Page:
Members of a popular internet forum offered advice to one startup employee who recently received a substantial and overwhelming salary hike.
In a viral Reddit post published on r/antiwork, Redditor u/fluffers95 (otherwise referred to as the original poster, or OP) said they ran into a bit of good fortune after struggling for years and were immediately overcome after realizing just how much can change when money is no longer a source of anxiety.
Titled, “My salary increased by x4 in about a year and I am feeling intense dysphoria and depression over the dystopian nightmare,” the post has received more than 15,000 upvotes and nearly 1,000 comments in the last day.
Writing that they previously felt “anxious all the time” about bills and making ends meet, the original poster said they and their wife lived paycheck-to-paycheck and were under a “crippling” amount of debt when the pandemic began in 2020.
But after months of applying to new jobs, the original poster said they landed a role at a startup company and were quickly exposed to the realities of higher tax brackets.
“The $40K I started out [at] has turned into $160K as a manager,” OP wrote. “We have managed to wipe our debts and save almost $70K because we haven’t changed anything about our habits.”
“Though my wife is happy and feels like her anxiety is gone, I feel so depressed and anxious,” OP continued. “I’m at a loss, all the years of struggling means nothing.
“I shouldn’t be making this much while minimum wage literally is stagnant and not allowing people to meet basic needs,” OP added.
With the U.S. consumer price index surpassing 9 percent for the first time since the 1980s, skyrocketing inflation rates across all industries have stripped average Americans of every extra nickel and dime for the last year.
And even for those financially secure enough to weather the seemingly-constant stream of universal price hikes, making more money can lead to diminishing returns.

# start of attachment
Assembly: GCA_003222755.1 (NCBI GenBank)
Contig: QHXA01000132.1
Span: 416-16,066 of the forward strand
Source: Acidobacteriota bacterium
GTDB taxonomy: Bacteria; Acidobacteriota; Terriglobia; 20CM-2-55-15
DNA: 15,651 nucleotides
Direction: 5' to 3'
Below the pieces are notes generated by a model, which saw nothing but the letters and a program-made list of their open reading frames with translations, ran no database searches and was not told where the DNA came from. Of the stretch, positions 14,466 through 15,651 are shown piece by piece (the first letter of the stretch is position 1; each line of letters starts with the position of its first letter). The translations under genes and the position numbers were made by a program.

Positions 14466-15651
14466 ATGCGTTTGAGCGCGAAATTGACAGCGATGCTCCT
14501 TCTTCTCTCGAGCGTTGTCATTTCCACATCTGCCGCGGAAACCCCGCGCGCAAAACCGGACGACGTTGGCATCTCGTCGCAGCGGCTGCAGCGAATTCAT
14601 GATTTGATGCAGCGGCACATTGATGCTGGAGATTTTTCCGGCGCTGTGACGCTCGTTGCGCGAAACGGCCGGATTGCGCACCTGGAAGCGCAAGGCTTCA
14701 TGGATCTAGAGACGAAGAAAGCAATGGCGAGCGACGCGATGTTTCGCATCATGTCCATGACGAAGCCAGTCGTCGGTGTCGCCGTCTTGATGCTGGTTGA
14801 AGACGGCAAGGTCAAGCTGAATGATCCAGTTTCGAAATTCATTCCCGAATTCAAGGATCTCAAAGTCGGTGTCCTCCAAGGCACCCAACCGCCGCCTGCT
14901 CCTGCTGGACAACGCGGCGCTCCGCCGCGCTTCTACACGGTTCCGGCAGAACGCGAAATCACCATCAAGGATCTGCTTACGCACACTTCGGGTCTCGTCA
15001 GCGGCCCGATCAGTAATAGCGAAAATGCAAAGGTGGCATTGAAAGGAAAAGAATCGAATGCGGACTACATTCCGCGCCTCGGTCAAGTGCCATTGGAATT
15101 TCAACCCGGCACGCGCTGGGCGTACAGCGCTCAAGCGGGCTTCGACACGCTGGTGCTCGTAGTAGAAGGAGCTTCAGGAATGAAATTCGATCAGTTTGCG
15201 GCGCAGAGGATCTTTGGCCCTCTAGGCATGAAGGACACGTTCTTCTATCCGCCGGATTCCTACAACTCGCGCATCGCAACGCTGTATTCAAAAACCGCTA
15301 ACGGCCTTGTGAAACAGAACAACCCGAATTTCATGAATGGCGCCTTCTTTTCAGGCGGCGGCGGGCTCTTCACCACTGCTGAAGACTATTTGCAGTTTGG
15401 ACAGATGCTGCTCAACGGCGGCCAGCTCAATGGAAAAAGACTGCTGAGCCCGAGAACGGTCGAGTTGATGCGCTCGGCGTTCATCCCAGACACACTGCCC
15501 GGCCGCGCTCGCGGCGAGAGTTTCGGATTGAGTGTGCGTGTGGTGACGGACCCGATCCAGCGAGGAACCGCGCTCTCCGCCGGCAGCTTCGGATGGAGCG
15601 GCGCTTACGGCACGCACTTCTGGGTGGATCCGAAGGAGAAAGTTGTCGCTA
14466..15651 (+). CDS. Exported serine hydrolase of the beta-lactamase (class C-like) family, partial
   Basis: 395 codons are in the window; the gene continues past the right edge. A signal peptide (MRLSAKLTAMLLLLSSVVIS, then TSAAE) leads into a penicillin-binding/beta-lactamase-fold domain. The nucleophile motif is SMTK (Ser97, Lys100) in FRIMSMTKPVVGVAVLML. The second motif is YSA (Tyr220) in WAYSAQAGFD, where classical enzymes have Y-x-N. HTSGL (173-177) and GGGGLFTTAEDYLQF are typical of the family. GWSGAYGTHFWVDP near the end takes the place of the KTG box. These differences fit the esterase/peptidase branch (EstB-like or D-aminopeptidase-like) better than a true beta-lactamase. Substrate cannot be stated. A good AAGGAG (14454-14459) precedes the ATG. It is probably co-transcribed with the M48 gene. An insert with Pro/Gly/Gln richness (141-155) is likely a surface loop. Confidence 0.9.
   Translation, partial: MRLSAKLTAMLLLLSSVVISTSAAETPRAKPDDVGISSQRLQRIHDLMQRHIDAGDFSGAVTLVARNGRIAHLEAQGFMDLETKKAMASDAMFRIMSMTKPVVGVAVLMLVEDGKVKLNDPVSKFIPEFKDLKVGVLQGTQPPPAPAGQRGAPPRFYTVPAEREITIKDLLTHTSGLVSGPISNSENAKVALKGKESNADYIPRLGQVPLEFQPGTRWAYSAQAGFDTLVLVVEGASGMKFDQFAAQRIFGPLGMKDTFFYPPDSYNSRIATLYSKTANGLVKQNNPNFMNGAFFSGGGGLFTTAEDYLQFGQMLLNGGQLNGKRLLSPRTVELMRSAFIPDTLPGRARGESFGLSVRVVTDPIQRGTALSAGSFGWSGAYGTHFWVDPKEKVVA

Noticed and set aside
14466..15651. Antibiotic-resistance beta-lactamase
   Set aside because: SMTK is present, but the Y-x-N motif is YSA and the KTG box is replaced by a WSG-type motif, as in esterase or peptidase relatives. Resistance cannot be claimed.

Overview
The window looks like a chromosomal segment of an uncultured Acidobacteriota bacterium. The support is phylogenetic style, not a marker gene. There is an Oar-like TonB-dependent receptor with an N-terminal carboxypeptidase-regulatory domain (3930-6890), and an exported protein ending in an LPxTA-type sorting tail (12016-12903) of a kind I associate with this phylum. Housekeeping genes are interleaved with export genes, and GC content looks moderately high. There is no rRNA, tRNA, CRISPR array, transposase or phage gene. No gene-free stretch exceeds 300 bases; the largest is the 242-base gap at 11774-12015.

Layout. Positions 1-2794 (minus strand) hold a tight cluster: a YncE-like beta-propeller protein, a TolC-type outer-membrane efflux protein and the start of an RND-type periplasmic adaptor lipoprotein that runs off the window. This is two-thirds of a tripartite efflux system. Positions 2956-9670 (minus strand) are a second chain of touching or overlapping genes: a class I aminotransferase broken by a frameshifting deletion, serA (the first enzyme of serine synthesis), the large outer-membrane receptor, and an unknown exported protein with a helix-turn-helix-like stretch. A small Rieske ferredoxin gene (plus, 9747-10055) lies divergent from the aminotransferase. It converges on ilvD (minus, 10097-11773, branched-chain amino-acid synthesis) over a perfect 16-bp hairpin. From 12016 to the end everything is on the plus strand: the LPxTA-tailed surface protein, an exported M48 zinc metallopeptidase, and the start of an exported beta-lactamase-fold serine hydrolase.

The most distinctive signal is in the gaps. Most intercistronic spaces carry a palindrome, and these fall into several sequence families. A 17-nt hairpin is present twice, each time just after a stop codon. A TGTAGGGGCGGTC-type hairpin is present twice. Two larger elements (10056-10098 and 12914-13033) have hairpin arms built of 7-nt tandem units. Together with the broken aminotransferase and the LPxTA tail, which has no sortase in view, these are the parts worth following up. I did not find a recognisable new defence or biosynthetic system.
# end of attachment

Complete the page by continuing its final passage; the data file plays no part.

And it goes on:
In 2010, a study conducted by Princeton researchers Daniel Kahneman and Angus Deaton revealed that people feel happier with higher salaries up until $75,000—at which point emotional well-being levels off.
Eight years later, however, another study conducted by researchers at Purdue University indicated that the emotional well-being plateau actually begins around $60,000 per year.
And when people earn more than $105,000 per year, CNBC reports that happiness levels tail off completely, leaving high earners pondering the same issues they did at earlier points in their careers.
“At the end of the day, we’re humans and we struggle with existential issues like what’s the meaning of life, and who am I?” Brad Klontz, a financial therapist and psychology professor at Creighton University, told CNBC.
“Those sort of questions don’t go away when you get a bunch of money,” Klontz added.
Throughout the comment section of the viral Reddit post, Redditors echoed this sentiment and reached out to the original poster with encouraging messages and advice for how to navigate the life they didn’t think was possible.
“You’re experiencing survivor’s guilt,” Redditor u/judyblue_ wrote in the post’s top comment, which has received more than 10,000 upvotes. “It’s okay to not be struggling so much anymore. It’s okay to get paid significantly more now.
“No one person can fix the whole system, but you are in a position where you can help make it better for people in your orbit,” they continued. “Continue living below your means, but don’t deny yourself all comforts just because you couldn’t afford them before.”
Redditor u/Annual_Direction_519, whose comment has received nearly 4,000 upvotes, offered a similar response.
“Hold on to your experience, use your new found privilege to build a better life for those who still live like you did,” they wrote. “Take pride in making change.”
In a separate comment, which has received more than 1,200 upvotes, Redditor u/Ok_Yogurt_9279 empathized with the original poster and recounted their own experience with a similar and sudden salary increase.
“I know exactly how you feel, I went from around 14k to 64k to 77k in the last 2 years,” they wrote. “One of the worst mental health episodes I’ve had was anxiety over the switch.
“I could absolutely do the job but I couldn’t fathom making a livable wage,” they continued. “I felt like it was all going to come crashing down on me at any moment.”
Newsweek reached out to u/fluffers95 for comment.